Avoid La Cienega: The city of West Hollywood is continuing its trend of non-traditional PSAs. This latest video spoofs SNL’s “The Californians” to remind residents a major road will be shut down for nearby construction. Curbed LA

Square to spare: Now that a handful of San Francisco’s public walls have urine-resistant paint, you may need this guide to the best public restrooms in the city. SFist


Don’t call him “alien”: Jose Antonio Vargas, who was brought to the United States as a child, was handed a permanent-resident card (which turned out to be fake) by his grandfather that dubbed him an “alien,” a label he was never comfortable with. In an op-ed article, Vargas says the federal government ought to follow California’s lead and stop using the offensive and counterproductive anachronism to describe people like him. Los Angeles Times

DWP dollars: L.A.’s giant utility is asking residents to pay more for power as a way to fund upgrades in infrastructure and meet new renewable energy targets. Problem is, 20% of the additional revenue will likely pay for nothing of the sort, going instead to Los Angeles’ general fund for whatever projects the City Council wants. In an op-ed article, San Fernando Valley business leaders Gregory N. Lippe and Richard F. Moss offer a counterproposal. Los Angeles Times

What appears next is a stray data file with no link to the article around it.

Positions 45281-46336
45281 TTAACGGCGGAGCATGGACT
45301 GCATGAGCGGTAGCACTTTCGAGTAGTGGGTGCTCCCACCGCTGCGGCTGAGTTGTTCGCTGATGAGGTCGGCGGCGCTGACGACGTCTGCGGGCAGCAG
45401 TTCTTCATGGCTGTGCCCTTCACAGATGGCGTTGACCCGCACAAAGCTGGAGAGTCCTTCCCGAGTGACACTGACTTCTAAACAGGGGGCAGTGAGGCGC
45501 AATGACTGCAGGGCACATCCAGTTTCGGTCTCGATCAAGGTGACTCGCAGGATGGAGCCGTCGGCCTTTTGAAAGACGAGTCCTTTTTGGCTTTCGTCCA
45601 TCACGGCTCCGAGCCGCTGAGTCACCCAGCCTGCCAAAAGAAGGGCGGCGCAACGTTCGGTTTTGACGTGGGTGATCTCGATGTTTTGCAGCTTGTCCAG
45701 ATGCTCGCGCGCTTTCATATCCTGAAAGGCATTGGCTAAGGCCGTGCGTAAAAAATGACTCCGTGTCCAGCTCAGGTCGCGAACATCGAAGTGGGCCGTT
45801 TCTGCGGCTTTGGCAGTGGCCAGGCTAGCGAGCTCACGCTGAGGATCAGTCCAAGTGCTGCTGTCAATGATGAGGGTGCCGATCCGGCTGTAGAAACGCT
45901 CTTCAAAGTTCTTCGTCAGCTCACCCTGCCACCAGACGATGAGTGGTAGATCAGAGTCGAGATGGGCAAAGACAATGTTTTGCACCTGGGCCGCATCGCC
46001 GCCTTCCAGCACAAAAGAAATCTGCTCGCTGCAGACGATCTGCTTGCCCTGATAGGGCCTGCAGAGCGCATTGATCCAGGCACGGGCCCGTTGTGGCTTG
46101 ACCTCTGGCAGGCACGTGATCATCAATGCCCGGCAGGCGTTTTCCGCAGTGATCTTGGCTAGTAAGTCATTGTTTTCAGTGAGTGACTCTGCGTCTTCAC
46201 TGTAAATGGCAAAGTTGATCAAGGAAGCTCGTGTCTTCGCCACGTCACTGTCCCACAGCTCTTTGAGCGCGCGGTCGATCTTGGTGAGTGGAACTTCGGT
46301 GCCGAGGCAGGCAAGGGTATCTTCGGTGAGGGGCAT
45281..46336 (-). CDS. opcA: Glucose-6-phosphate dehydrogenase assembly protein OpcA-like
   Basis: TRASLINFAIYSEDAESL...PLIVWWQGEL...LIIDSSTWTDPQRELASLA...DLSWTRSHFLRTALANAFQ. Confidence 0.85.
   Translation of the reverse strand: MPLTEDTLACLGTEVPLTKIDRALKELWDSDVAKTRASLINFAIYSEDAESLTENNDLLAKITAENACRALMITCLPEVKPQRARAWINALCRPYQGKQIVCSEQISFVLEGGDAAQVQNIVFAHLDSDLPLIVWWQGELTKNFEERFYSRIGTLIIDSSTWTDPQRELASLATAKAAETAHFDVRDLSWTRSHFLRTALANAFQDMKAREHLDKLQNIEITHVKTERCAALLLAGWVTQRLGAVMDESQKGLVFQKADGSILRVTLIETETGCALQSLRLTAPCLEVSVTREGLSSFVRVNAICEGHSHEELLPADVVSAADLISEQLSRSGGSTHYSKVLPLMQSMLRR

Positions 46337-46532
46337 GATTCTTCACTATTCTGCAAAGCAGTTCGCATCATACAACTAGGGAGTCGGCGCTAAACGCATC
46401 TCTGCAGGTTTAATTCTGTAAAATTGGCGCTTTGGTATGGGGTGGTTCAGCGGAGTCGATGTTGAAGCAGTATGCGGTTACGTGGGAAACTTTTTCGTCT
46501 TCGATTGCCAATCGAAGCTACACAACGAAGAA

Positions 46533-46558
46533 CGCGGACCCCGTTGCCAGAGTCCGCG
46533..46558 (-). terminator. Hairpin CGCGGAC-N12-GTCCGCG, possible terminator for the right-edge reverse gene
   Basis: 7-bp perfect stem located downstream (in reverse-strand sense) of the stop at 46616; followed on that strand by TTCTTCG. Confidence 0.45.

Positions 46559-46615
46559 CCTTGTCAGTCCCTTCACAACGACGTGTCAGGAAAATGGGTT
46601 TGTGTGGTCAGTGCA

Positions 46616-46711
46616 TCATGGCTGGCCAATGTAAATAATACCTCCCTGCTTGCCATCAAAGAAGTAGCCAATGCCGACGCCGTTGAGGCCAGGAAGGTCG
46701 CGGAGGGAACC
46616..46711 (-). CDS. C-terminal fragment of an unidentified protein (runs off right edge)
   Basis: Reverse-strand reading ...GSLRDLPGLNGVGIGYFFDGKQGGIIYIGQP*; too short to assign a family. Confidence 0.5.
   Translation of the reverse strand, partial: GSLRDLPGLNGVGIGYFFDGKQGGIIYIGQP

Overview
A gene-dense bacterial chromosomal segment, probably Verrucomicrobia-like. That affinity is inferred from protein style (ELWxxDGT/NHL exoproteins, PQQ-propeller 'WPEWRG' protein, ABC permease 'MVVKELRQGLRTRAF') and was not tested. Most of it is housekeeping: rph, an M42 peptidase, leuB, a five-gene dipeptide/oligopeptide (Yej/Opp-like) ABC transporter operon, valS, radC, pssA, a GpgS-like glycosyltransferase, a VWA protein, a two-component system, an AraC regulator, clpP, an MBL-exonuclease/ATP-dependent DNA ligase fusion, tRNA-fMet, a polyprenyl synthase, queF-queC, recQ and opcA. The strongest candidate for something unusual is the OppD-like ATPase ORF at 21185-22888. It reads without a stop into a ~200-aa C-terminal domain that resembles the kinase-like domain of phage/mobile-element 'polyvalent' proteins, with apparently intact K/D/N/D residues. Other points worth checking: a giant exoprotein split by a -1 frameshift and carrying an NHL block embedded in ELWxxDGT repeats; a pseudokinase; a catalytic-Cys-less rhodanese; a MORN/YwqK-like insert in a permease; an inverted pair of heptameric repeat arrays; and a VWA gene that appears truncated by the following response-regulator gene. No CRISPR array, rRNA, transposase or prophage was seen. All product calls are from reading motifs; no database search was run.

Get ready for more high temperatures. San Diego will be 83 degrees with clear skies. Riverside will be hot and sunny at 102 degrees. Los Angeles will be 92  and mostly sunny. San Francisco will be partly sunny and 73.


The Aug. 11 newsletter mischaracterized botanical information consultant Frank McDonough's comments on irrigation. The typical Southern California landscape needs to be watered once a week, not the typical lawn.


This photo gallery serves as a reminder of how destructive the El Niño storms were back in the late 1990s.

Please let us know what we can do to make this newsletter more useful to you. Send comments, complaints and ideas to Alice Walton or Shelby Grad.